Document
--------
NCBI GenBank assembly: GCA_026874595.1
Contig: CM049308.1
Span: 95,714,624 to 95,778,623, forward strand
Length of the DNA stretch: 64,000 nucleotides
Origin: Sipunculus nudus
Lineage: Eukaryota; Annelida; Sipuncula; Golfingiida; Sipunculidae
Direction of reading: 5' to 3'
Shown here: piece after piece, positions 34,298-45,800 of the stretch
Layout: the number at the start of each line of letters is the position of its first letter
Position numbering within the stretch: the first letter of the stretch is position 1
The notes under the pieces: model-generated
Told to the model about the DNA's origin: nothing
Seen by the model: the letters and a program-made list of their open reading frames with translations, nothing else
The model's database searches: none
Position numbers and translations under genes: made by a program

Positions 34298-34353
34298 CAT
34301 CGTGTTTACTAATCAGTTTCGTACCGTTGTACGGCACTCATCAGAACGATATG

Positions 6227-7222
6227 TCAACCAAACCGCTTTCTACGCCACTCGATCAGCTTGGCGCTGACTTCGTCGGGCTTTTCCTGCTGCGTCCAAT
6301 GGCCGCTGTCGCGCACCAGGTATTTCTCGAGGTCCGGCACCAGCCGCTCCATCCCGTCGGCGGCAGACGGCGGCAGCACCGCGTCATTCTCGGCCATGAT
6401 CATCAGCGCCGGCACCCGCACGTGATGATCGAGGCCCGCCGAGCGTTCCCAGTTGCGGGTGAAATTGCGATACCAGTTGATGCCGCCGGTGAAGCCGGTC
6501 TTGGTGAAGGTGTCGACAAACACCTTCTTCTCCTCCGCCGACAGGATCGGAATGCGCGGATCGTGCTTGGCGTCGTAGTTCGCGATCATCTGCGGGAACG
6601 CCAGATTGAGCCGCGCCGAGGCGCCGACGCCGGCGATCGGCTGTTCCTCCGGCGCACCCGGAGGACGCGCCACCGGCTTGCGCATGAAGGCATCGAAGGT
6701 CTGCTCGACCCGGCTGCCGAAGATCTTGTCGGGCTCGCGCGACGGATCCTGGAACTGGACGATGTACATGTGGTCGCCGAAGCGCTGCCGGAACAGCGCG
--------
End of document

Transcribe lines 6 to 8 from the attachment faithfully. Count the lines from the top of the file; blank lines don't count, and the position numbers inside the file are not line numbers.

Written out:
Lineage: Eukaryota; Annelida; Sipuncula; Golfingiida; Sipunculidae
Direction of reading: 5' to 3'
Shown here: piece after piece, positions 34,298-45,800 of the stretch